- Posted by admin
- On February 3, 2016
Blocks of land literally come in all sizes. There are house blocks in new residential subdivisions that have all the services ready to be connected, from water and electricity to fibre-to-the-home Internet.
There are blocks where the owner of a very large house block in an established community has sub-divided. There are small acreages, generally on the outskirts of rural towns with some amenities like electricity and garbage collection. There are farm properties – from small to large to enormous – possibly with the only service being the telephone. You can even consider buying a block of land that has a low-value house on it which you demolish.
Blocks of land come in all shapes. There are square and rectangular blocks, corner blocks, battle-axe blocks and blocks with no street frontage and a long driveway for access. There are flat blocks, steep blocks, sloped blocks, blocks with cliffs, blocks set down from the road and blocks set above the road. There are low-lying blocks and blocks with waterways nearby. There are blocks that face north-south or east-west, blocks that are in the lee of a hill and ones that fully face the weather. There are timbered blocks, blocks close to bushland, rocky blocks and blocks subject to erosion or with unstable soil.
Each shape and size will present challenges for the design of your home. If the block you are looking at is rectangular, flat, with full street frontage, in a flood-free area away from bushland and without trees, with access to all services in a new or existing residential sub-division, and with stable soil without rocks then congratulations. If you also have a view then, as they say, you’ve struck pay-dirt.
If the block you are looking at has some of the other features mentioned above then you’ll need to carefully evaluate how they will impact the design and cost of construction.
Some factors worth noting are:
• Soil: You should consider having a soil test performed by a qualified engineer before you buy land. The cost of building your house’s foundations can ultimately depend on the type of soil that it’s built on. The type of soil that your property is situated on can incur extra costs for earthworks and land retention, so have the soil classified according to the Australian standard
• Slope: The degree of incline must also be considered since steeper land is likely to be more costly to build upon. Be aware of blocks that lie beneath the level of the road as they might present a problem with water runoff in stormy weather.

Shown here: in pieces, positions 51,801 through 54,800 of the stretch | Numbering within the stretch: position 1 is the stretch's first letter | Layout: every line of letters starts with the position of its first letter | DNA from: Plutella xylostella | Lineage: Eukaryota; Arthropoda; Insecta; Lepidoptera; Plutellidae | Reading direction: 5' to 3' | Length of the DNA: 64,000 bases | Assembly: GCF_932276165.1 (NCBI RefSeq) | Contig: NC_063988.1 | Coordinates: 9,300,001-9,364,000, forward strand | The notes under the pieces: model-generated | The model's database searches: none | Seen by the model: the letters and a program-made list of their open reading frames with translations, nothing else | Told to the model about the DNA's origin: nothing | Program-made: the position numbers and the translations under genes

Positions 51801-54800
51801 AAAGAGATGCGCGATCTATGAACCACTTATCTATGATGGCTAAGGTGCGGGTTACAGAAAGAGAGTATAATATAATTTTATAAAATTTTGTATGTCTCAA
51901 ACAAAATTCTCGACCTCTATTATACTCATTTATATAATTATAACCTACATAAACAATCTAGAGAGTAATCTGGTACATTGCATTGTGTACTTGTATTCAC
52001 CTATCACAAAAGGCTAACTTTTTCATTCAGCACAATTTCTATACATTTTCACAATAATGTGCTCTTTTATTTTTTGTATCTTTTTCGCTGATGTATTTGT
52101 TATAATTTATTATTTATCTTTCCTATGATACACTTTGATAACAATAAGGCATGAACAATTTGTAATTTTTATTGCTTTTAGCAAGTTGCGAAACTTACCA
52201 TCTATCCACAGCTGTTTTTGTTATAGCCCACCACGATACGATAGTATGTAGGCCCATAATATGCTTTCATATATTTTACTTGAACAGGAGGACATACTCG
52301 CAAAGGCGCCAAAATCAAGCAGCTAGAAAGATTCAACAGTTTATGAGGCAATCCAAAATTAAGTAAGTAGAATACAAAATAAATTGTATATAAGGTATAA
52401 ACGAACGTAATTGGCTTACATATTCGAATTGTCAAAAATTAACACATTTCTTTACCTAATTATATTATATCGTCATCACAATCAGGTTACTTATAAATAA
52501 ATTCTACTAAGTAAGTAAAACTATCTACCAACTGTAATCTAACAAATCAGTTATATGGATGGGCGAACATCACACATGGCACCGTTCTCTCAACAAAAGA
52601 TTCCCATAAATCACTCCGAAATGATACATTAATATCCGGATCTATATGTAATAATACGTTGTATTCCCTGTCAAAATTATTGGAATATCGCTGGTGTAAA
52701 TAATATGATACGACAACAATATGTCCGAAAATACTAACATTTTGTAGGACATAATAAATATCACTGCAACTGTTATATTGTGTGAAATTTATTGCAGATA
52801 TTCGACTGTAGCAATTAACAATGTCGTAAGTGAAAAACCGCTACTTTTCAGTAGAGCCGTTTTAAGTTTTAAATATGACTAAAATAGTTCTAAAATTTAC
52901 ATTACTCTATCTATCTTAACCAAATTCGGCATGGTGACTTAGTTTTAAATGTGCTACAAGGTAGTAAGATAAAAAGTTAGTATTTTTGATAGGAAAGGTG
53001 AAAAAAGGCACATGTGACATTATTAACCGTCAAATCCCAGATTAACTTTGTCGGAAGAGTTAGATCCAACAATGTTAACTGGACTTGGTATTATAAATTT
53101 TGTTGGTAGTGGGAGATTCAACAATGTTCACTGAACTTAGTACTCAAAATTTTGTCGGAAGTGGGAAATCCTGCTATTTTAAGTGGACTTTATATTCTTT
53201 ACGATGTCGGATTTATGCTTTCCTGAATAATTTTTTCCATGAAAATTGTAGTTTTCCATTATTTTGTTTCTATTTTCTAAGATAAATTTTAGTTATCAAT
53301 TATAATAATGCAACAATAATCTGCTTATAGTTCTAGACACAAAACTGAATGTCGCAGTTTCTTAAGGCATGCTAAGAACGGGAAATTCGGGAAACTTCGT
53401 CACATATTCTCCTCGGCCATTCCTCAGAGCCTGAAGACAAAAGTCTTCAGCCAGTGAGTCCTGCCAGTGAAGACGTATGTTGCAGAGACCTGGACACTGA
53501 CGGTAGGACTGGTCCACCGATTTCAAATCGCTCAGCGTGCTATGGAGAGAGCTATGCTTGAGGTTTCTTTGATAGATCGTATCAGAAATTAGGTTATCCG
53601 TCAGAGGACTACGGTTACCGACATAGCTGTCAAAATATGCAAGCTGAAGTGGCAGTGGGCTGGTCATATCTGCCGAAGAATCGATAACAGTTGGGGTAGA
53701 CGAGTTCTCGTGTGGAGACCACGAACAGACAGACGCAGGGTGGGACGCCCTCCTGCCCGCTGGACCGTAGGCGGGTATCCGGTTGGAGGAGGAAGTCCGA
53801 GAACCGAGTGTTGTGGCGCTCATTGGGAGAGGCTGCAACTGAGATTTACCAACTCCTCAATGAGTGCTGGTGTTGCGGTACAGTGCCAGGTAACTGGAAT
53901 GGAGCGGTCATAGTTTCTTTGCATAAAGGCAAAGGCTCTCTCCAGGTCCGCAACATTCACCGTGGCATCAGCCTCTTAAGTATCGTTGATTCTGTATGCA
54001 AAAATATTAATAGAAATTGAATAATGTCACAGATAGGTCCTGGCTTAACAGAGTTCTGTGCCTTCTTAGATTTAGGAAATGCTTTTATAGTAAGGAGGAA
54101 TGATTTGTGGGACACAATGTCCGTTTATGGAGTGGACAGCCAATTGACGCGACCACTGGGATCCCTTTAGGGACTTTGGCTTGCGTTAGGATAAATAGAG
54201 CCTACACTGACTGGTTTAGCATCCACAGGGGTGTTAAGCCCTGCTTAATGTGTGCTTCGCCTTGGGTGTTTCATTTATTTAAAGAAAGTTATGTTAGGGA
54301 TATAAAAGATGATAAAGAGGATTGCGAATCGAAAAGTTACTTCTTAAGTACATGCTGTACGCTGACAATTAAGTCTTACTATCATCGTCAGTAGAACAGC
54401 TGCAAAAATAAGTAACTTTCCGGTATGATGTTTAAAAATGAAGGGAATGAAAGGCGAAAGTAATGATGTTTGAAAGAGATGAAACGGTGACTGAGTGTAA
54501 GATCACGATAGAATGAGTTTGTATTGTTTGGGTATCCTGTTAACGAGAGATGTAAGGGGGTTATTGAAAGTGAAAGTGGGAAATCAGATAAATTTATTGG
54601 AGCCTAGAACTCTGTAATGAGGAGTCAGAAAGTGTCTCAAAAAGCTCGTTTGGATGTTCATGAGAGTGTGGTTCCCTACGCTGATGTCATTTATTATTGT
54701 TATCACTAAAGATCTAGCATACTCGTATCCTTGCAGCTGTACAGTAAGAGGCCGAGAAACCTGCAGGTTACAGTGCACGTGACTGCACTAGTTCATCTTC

• Utilities: Contact utility companies to check the cost of connecting your block of land to water, gas and electricity if the service connections are not included.
• Orientation: Land with a north-facing alignment and a backyard can reduce your energy bills. This is because north-facing rooms are able to maximise the amount of sunlight received during winter and minimise sunlight exposure during the warmer months. This will mean your future house is naturally warmer in the winter and cooler in the summer, saving you money on heating and cooling costs.
• Trees: There may be restrictions on removing trees that could prove expensive.
Don’t forget location
Choosing land close to services such as shops, parks and schools can save you travel time, but be aware of issues like noise pollution. A better location might not offer your ideal piece of land or desired price, but can be worth it if you are able to walk or cycle to shops, schools and public transport, making life easier and healthier.
As important as proximity to services are, there are some location issues it is important to be very aware of as they may impact your ability to obtain finance and insurance, restrict the type and design of house you can build, and increase construction costs.
Check whether the area is prone to natural disasters such as floods, bushfires or cyclones.
Low-lying areas situated near rivers tend to have a high risk of flooding in Australia. Before buying land, contact the local council to find out if the land is in a flood zone. Geoscience Australia also provides information about past floods and flood-prone areas. Flood prone areas may also place restrictions on the type of house you can build. Extra costs may be incurred to build an elevated house and put in special foundations to meet the building standards for flood-prone areas.
If your land is situated near a heavily timbered area or one with a history of previous bushfires, the risk of a bushfire occurring can be greater. To find out if your land is in a bushfire prone area, contact your local council and ask to view your local bushfire-prone land map. In bushfire prone areas bushfire construction codes may have to be complied with, adding to cost.
Land use will also be limited by council or state government planning controls. Things to look for include required setback from boundaries, shadow rules, height restrictions, open space requirements, and minimum block size (if you want to consider future sub-division opportunities). Building design may also be impacted by heritage area requirements.
Buying a block of land to suit your needs can be an exciting yet anxious time so make sure you complete your due diligence by engaging the right team to expose your land’s potential flaws before purchasing.